JANUARY 24, 2016, Vol 66, No 02

Q: Can a Catholic partake of food offered:
1)    during the Qing Ming festival?
2)    during the seventh month Hungry Ghost festival?
 
A: Whenever a question of this nature is asked of us, it is always good to obtain guidance and direction from sacred scripture. 1 Cor 10:27-30 gives us sound Christian advice, but we should also take into consideration the other reasons why these gatherings take place in our culture.

St Paul cautions us against being a scandal to others in this matter, and for good reason. We Christians certainly do not believe that spirits or ghosts (hungry or sated) eat foods offered.  But what we do in the presence of our non-Christian friends and relatives can be a cause of scandal to them. In their Taoist or Chinese religious beliefs, such foods are indeed either consumed or “blessed” by these spirits, and their partaking of such foods provides for them a blessing in life or for good fortune. This is particularly true in the case of the foods offered at the Qing Ming festival.
Archbishop William Goh speaking at the launch of the Catechetical Year on Jan 3 as catechetical director Fr Erbin Fernandez (far left) and other participants look on. Archbishop William Goh speaking at the launch of the Catechetical Year on Jan 3 as catechetical director Fr Erbin Fernandez (far left) and other participants look on.

The Catechetical Office, which used to be part of the Office for the New Evangelisation, is now an independent office called Office for Catechesis (OFC).

Catechetical director Fr Erbin Fernandez announced this at the launch of the new Catechetical Year on Jan 3. He explained that the move was to allow the office to focus more on catechetical matters and better serve those involved in catechesis, which includes the RCIA and Liturgy of the Word (LOWC) ministries.

More than 300 catechists and RCIA and LOWC facilitators packed St Peter’s Auditorium at the Catholic Archdiocesan Education Centre for the annual event.

In his sharing, Fr Erbin noted that like the Magi who came looking for the Christ child, catechists have to keep looking for Christ, as they must experience the Good News first before they can share it with others.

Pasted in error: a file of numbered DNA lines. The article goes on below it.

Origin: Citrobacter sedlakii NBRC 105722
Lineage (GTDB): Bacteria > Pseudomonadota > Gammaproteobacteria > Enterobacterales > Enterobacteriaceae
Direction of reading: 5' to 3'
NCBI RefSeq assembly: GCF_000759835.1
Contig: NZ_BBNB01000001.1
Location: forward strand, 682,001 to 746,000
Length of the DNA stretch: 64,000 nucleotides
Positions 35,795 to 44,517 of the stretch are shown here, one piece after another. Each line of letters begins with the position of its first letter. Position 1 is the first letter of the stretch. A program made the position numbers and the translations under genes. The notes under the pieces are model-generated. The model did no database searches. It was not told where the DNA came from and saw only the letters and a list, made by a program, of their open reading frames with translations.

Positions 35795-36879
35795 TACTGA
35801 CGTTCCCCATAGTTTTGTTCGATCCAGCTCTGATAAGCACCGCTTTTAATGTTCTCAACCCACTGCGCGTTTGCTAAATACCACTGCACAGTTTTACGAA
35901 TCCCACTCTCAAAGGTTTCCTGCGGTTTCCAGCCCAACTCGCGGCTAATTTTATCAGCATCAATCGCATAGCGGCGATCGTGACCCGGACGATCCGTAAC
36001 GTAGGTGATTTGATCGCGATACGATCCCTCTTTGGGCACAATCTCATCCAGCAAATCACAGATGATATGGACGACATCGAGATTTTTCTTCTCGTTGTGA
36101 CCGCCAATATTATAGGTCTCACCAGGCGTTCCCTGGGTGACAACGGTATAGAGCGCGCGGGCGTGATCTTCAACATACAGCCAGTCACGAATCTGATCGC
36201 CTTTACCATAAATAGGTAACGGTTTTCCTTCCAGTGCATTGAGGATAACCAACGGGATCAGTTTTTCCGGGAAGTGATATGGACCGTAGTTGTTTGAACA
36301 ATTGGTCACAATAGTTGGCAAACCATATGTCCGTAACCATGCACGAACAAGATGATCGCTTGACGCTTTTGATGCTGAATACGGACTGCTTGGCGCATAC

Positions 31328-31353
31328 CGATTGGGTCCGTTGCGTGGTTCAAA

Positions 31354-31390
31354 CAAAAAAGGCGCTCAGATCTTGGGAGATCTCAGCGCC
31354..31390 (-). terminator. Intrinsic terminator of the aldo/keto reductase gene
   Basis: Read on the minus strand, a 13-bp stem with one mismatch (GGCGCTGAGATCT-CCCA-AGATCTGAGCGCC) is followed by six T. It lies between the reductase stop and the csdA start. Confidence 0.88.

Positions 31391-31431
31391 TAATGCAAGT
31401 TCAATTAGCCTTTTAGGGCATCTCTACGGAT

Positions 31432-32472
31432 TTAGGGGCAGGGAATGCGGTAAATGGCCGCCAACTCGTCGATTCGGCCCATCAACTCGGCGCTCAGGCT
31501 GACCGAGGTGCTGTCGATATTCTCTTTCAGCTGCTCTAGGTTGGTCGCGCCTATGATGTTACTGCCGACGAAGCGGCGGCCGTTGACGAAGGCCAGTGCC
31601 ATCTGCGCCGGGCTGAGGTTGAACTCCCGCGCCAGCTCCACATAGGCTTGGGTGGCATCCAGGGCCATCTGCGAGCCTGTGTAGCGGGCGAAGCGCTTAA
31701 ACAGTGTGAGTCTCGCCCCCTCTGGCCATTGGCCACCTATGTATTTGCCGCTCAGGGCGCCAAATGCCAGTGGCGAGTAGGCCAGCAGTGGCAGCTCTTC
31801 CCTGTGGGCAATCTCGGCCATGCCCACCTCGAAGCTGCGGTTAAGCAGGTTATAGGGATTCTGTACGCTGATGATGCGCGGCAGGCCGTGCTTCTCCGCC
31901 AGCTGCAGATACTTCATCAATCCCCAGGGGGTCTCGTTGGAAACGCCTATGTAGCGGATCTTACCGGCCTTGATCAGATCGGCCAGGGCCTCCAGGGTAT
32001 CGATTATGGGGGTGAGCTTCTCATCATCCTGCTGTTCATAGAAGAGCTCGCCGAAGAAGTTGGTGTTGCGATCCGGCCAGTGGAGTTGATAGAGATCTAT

Archbishop Emeritus Nicholas Chia with Fr Aloysius Ong (left) and Fr Donatien Davaine who were dressed as Jedis at the movie screening of Star Wars: the Force Awakens. Archbishop Emeritus Nicholas Chia with Fr Aloysius Ong (left) and Fr Donatien Davaine who were dressed as Jedis at the movie screening of Star Wars: the Force Awakens. Volunteers and well-wishers of the Church of the Transfiguration (COTT) took time off during the December holidays to catch the latest Star Wars saga – Star Wars: the Force Awakens, at the Grand Cathay on Dec 28.

About 50 children from various children’s organisations including Arc Children’s Centre, Care Community Services Society, Society of the Father and Son, and Boys’ Town were also invited to enjoy the evening’s festivities.

With a near full-house capacity of 594 seats taken up by the church, the exclusive movie screening was attended by special guests Archbishop Emeritus Nicholas Chia and Dr Tan Cheng Bock, together with Fr Joachim Chang, parish priest of COTT, who presented gifts to the children to spread the joy of Christmas.

Fr Aloysius Ong and Fr Donatien Davaine further enlivened the evening by turning up in full Jedi costumes complete with flashing lightsabres to the delight of all present.
Moral theologian Fr David Garcia dissects the notion that God wants people to be rich

“Good actions are all that matters. The best good action is charity. The best kind of charity is giving money. The best thing to give money to is the Church. So hand us over £10,000 and we will see you through.” In this vein, C S Lewis (Mere Christianity, c. 12 Faith) described a corruption of the idea of “good works” and we may apply a similar concept to a corruption of the idea of the gospel these days, concretely the idea of the so-called “prosperity gospel”. 

One of the strengths of the prosperity-gospel preachers lies precisely in the simplicity and apparent coherence of the argument: “God blesses us with good things. Wealth is good, and so part of God’s blessings. God wants to bless you. Therefore God wants you rich. And thus He will multiply your riches when (here comes the interesting part) you give a substantial amount of wealth to the Church.”

Pepper this argument with convenient biblical quotes and you have a most profitable formula for success.
Fr Salim Joseph speaking to children from the Syro-Malabar rite. Seven of them will receive their first Holy Communion and Confirmation on Jan 30.Fr Salim Joseph speaking to children from the Syro-Malabar rite. Seven of them will receive their first Holy Communion and Confirmation on Jan 30.

Seven children from the Syro-Malabar rite will receive the Sacraments of first Holy Communion and Confirmation on Jan 30 at the Church of St Anthony at 3pm. The Mass will be celebrated by Franciscan Fr Salim Joseph, chaplain of the Archdiocesan Commission for Malayalam Apostolate.

The Syro-Malabar Catholic Church is one of the 22 Eastern Catholic Churches in full communion with Rome. It traces its origins back to India along with the Syro-Malankara Catholic Church.

The Syro-Malabar Catholic community has been in existence in Singapore since 2000.

There are currently about 450 families or 2,000 people in Singapore who belong to the Syro-Malabar rite, Fr Salim told CatholicNews. They are mainly migrants from Kerala, India.